These observations are by no means definitive. They are value judgments. I simply point them out as being among those considerations which can affect job marketability, in a given area and at a given time, and determine whether a claimant's skills are "sufficiently coveted by employers such that a person possessing claimant's skills could readily sell them to a willing buyer." A competent and well-skilled vocational expert should take these factors into consideration when evaluating whether the skill of being a light truck driver is a highly marketable one. It is my feeling that the failure of either the vocational expert or the magistrate to consider marketability in this comprehensive fashion compels reversal.


Summaries of

Preslar v. Secretary of Health Human Serv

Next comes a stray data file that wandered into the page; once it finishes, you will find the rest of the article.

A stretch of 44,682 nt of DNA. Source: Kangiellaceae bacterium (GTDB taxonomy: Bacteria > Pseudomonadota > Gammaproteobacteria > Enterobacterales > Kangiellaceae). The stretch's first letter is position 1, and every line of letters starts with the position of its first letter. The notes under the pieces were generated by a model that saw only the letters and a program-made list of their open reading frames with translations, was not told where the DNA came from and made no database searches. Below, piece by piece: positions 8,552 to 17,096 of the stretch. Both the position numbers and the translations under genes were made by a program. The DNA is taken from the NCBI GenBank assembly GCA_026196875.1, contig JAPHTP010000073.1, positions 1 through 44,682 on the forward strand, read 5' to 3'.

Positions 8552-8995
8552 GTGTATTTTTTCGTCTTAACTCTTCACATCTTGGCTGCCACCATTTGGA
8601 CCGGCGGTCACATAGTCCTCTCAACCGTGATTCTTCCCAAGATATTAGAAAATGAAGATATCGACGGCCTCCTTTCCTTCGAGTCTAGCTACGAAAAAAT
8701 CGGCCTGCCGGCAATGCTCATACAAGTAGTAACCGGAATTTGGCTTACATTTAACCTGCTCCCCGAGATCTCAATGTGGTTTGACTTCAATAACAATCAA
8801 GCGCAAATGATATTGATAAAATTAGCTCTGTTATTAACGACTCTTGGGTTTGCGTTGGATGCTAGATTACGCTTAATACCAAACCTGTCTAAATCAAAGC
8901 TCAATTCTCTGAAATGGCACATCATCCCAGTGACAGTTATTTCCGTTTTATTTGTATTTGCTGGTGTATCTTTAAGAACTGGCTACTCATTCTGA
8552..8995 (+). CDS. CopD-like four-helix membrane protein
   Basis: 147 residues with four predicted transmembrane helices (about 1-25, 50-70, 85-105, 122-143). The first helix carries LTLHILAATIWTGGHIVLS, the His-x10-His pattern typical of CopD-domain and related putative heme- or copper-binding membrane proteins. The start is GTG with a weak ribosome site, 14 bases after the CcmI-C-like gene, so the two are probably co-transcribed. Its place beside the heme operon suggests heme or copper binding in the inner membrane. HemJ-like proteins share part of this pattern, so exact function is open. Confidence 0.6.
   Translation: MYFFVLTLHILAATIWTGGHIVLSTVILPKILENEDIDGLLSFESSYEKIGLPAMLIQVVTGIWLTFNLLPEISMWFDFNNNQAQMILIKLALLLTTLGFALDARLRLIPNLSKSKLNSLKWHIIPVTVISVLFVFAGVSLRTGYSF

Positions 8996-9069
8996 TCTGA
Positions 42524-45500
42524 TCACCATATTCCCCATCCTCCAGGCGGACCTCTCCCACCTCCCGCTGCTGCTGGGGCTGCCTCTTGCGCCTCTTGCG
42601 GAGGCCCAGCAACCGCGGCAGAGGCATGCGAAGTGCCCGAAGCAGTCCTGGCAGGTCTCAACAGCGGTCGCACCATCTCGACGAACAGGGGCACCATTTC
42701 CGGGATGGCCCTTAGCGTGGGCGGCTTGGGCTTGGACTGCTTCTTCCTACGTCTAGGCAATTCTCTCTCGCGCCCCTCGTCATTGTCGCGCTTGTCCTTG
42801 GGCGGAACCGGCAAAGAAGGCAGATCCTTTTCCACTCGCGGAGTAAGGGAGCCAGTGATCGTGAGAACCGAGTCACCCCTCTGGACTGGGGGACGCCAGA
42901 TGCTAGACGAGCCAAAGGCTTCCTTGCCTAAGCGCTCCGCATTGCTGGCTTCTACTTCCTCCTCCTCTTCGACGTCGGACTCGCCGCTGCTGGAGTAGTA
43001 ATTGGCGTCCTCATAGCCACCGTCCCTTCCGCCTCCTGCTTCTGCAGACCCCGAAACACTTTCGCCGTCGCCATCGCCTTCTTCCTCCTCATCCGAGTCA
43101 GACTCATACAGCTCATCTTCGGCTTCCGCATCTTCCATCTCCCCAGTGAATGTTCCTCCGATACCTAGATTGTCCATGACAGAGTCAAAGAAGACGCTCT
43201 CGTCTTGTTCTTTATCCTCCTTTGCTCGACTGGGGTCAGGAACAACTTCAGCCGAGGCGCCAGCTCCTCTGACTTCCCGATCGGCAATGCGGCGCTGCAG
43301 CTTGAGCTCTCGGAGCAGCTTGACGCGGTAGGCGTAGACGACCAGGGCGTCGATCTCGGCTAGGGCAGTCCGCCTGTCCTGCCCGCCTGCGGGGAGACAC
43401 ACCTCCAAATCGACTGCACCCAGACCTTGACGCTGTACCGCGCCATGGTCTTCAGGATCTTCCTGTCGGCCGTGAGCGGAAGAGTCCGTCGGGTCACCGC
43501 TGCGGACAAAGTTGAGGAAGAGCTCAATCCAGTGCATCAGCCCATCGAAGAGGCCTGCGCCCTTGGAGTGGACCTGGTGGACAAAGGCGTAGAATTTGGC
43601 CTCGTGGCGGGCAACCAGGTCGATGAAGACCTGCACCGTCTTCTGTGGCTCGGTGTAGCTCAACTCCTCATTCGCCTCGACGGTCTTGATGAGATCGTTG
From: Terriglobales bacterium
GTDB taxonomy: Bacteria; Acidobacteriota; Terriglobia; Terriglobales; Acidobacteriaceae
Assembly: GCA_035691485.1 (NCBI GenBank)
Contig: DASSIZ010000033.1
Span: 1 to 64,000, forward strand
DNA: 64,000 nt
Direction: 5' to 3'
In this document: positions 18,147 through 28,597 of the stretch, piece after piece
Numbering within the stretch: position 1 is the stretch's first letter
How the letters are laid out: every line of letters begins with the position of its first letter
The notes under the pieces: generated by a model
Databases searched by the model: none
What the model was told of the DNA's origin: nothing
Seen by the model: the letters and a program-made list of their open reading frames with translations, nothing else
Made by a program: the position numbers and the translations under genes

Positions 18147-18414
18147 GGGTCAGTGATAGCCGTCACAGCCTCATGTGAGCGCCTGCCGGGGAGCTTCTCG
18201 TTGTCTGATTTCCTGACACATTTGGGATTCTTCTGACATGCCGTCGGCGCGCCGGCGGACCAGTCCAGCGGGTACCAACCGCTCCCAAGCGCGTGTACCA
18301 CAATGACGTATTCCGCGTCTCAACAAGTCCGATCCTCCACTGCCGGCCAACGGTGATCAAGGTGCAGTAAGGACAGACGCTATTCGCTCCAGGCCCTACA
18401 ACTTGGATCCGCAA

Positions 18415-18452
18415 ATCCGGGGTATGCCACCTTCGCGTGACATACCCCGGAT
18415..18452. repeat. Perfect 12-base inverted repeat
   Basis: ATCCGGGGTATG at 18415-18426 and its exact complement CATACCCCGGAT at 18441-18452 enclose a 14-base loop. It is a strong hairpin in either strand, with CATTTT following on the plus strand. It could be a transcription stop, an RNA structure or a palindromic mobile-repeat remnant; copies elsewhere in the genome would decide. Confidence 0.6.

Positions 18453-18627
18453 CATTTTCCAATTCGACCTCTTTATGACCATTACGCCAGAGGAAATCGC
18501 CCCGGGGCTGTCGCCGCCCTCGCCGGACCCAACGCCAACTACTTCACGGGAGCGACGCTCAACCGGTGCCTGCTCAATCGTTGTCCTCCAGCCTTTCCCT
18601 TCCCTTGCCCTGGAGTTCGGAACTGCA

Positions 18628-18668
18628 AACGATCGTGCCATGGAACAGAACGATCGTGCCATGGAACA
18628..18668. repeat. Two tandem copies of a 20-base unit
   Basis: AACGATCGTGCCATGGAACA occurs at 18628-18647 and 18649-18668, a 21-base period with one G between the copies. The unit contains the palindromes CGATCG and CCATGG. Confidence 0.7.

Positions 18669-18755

United States Court of Appeals, Sixth Circuit
Jan 21, 1994
14 F.3d 1107 (6th Cir. 1994)

holding that plaintiff has the burden of proof through step 4 of the sequential evaluation

Summary of this case from Gordon v. Comm'r of Soc. Sec.

noting that "facts must be evaluated by the administrator in light of correct legal standards to entitle the administrative finding to the insulation of the substantial evidence test," and that "when the fact finder has failed to employ the proper legal standard in making its determination the finding may not stand"

Summary of this case from Stigall v. Astrue

noting that if the ALJ applied an improper legal standard, then the court need not address the issue of substantial evidence

Summary of this case from Barnhill v. Astrue

noting that the Commissioner and most other circuits have rejected the Sixth Circuit's restrictive definition of "highly marketable" as one possessing "those skills which are sufficiently specialized and coveted by employers so as to make a claimant's age irrelevant"

Summary of this case from Schmidt v. Callahan
Case details for

Preslar v. Secretary of Health Human Serv

Case Details

Full title:WALTER PRESLAR, PLAINTIFF-APPELLANT, v. SECRETARY OF HEALTH AND HUMAN…

Court:United States Court of Appeals, Sixth Circuit

Date published: Jan 21, 1994

Citations

14 F.3d 1107 (6th Cir. 1994)